Protestors to picket the Cubs-Dbacks game. I kinda wish they wouldn't

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As you probably know, Arizona passed a law that makes the failure to carry immigration documents a crime and gives
the police broad power to detain anyone suspected of being in the
country illegally. Supporters believe it to be a necessary move to combat illegal immigration to the state. Opponents call it an open invitation for
harassment and discrimination against Hispanics regardless of their
citizenship status.  I have my own opinions about it all and I’m sure you do too, but that’s not terribly important in this forum because this forum is about baseball.

But the controversy over Arizona SB 1070 is now hitting baseball, as people are protesting the Arizona Diamondbacks wherever they go:

Today at Chicago’s Wrigley Field and in just about every city the team
visits, there is expected to be a protest outside the stadium against
Arizona’s new immigration-enforcement law, Senate Bill 1070. One of the people organizing and encouraging such protests is Tony
Herrera, the Arizona representative for a national movement (it has a
Facebook page) called “Boycott Arizona 2010.”

“This team is an ambassador for Arizona,” Herrera told me. “And the
owner, Mr. (Ken) Kendrick, is a big supporter of Republican politics.
This new law was a Republican bill. Until the law is changed, there
should be protests.”

Some people are also suggesting that Major League Baseball take away the 2011 All-Star Game which will take place in Chase Field.  The odds of that happening are somewhere below the odds of Lou Dobbs joining those protests, but people are asking it all the same.

I like to rouse rabble as much as the next guy, but protests based on attenuated links kind of irk me. Yes, the Dbacks are from Arizona and yes the team’s owner — one of several dozen in a large ownership group, by the way — generally supports the party that sponsored the legislation, but the Diamondbacks and any fans heading to Wrigley Field this weekend are innocent bystanders here. I’m guessing they no more appreciate having a ballgame interrupted by immigration politicking any more than Super Bowl viewers were interested in listening to Tim Tebow go on whatever it was he was going on about in that boring little commercial that caused all the hubub.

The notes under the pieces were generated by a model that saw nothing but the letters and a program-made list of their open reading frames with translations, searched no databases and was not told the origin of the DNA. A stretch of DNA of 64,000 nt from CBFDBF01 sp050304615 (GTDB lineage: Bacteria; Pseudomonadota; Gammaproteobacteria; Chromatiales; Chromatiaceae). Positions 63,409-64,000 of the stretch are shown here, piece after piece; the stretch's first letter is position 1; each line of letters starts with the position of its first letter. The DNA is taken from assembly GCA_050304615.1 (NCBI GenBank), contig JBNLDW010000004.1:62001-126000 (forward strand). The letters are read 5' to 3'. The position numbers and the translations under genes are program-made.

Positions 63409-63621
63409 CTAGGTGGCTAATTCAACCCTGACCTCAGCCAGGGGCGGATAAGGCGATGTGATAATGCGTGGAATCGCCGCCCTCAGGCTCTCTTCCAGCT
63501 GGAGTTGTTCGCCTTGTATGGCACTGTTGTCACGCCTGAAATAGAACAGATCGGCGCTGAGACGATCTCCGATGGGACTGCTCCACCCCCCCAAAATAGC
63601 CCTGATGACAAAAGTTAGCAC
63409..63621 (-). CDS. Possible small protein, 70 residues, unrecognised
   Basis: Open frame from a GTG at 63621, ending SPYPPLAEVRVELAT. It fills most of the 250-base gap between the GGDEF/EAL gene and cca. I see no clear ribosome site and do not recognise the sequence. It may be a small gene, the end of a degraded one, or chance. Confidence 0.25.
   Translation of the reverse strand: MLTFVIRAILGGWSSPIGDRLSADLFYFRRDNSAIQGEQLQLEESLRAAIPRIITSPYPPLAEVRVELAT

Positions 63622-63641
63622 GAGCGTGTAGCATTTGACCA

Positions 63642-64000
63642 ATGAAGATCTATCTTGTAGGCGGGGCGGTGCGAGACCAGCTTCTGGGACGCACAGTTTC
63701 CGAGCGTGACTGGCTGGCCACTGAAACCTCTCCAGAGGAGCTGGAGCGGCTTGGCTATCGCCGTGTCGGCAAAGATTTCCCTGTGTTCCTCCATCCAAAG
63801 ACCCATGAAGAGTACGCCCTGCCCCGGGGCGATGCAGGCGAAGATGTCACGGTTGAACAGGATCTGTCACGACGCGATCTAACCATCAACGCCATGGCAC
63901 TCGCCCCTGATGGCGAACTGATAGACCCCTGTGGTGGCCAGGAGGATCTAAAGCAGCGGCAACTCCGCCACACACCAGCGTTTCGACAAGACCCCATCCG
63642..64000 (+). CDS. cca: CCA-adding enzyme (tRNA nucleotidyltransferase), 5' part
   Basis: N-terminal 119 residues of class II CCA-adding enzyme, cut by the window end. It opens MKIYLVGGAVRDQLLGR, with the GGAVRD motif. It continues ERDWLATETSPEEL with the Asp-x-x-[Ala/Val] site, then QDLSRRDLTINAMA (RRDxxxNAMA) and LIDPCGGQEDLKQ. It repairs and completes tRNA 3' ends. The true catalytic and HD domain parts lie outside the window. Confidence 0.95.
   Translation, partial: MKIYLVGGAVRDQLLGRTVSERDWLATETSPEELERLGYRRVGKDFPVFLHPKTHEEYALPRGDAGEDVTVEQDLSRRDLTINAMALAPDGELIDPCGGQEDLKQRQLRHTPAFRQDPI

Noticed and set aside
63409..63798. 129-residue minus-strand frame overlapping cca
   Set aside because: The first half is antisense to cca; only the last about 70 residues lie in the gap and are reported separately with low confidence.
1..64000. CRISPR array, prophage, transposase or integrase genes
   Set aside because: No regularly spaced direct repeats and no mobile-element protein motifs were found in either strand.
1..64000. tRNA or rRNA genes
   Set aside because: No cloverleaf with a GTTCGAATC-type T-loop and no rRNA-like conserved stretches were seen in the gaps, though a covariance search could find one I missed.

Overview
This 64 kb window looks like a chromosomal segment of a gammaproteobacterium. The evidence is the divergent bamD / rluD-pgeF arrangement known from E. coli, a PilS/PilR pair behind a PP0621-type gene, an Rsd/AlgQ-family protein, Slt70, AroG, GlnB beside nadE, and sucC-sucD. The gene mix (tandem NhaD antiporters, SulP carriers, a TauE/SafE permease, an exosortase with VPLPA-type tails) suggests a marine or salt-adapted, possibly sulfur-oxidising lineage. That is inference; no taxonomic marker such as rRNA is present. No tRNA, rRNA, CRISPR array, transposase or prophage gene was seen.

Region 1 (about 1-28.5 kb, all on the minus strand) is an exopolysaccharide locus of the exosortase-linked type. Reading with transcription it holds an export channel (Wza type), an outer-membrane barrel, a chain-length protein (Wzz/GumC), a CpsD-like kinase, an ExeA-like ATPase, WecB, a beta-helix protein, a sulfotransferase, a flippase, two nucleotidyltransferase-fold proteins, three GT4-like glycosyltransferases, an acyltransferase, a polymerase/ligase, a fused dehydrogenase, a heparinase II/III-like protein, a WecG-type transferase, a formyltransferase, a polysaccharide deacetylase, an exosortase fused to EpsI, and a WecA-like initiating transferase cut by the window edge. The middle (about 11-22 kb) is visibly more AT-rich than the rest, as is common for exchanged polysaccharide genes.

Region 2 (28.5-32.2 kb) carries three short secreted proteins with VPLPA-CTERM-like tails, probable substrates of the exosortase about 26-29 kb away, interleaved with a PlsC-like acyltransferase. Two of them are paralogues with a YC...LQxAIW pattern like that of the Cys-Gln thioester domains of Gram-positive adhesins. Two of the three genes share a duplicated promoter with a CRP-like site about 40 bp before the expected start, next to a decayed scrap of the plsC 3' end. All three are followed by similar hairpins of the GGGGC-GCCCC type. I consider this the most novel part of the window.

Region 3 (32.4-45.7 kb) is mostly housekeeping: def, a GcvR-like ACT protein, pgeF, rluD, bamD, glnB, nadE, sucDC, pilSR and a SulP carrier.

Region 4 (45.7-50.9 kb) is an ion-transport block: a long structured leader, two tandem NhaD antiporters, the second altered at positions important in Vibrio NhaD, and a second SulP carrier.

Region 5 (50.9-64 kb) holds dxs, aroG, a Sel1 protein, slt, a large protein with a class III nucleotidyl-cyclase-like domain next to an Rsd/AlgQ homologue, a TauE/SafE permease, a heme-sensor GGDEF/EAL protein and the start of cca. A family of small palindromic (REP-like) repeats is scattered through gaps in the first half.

People can obviously do what they want because the First Amendment is pretty damn awesome, but I can’t help but think these sorts of protests and calls for boycots are at best ineffective in furthering the protesters’ cause and potentially detrimental. If you’re running late to the game and you have to navigate a picket line outside the gate, you’re probably not going to be very sympathetic to the protester’s cause.  And if calls for boycotts are actually heeded they won’t hurt the owners of the Diamondbacks nearly as much as they’ll hurt the concession guys and stadium sweepers who get laid off because business is slow.  These things are great for some short-lived publicity, but short-lived publicity is generally not the best way to affect political change. That takes sustained activism, legal action and other less-sexy things than jumping in front of TV cameras.

But I guess my biggest beef with this sort of thing is that when I go to a baseball game, I’m looking to escape reality for a little while and it angries up my blood if I have to have to think about the real world for those three hours.  Maybe that makes me a bad citizen or something, but it’s how I feel. And I feel that way whether I agree with the protesters or not.

UPDATE: If you’re looking for more on this, BIll at the Daily Something has some.

Gary Sanchez hits 20th homer, ties 86-year-old record

NEW YORK, NY - AUGUST 26: Gary Sanchez #24 of the New York Yankees rounds first base on a 2-RBI double during the second inning against the Baltimore Orioles at Yankee Stadium on August 26, 2016 in the Bronx borough of New York City. (Photo by Adam Hunger/Getty Images)
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Yankees catcher Gary Sanchez blasted a two-run home run off of Red Sox starter David Price in the bottom of the first inning of Tuesday night’s game. It’s his 20th homer of the season, tying a record held by Wally Berger for the fastest to 20 homers, per MLB.com’s Bryan Hoch. Both did so in 51 career games. Berger did so with the Boston Braves in 1930.

Sanchez came into Tuesday’s game hitting a ridiculous .315/.388/.690 with 19 home runs and 40 RBI in 209 plate appearances. He’s a big reason why the Yankees are still in contention for the American League Wild Card despite selling at the trade deadline.

Video: Sen. Marco Rubio pays his respects to Jose Fernandez

MIAMI, FL - AUGUST 29:  Florida Sen. Marco Rubio (R-FL) is seen as he stops to thank volunteers at a phone bank on the final day before the Florida primary election on August 29, 2016 in Miami, Florida. Rubio is facing off against Carlos Beruff for the Republican primary.  (Photo by Joe Raedle/Getty Images)
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Senator Marco Rubio (R-FL) paid tribute to late Marlins pitcher Jose Fernandez by recounting his life story and explaining the impact the right-hander had on his family, his community, and baseball fans.

No matter your politics, we can all recognize Rubio’s tribute to Fernandez as heartfelt and true.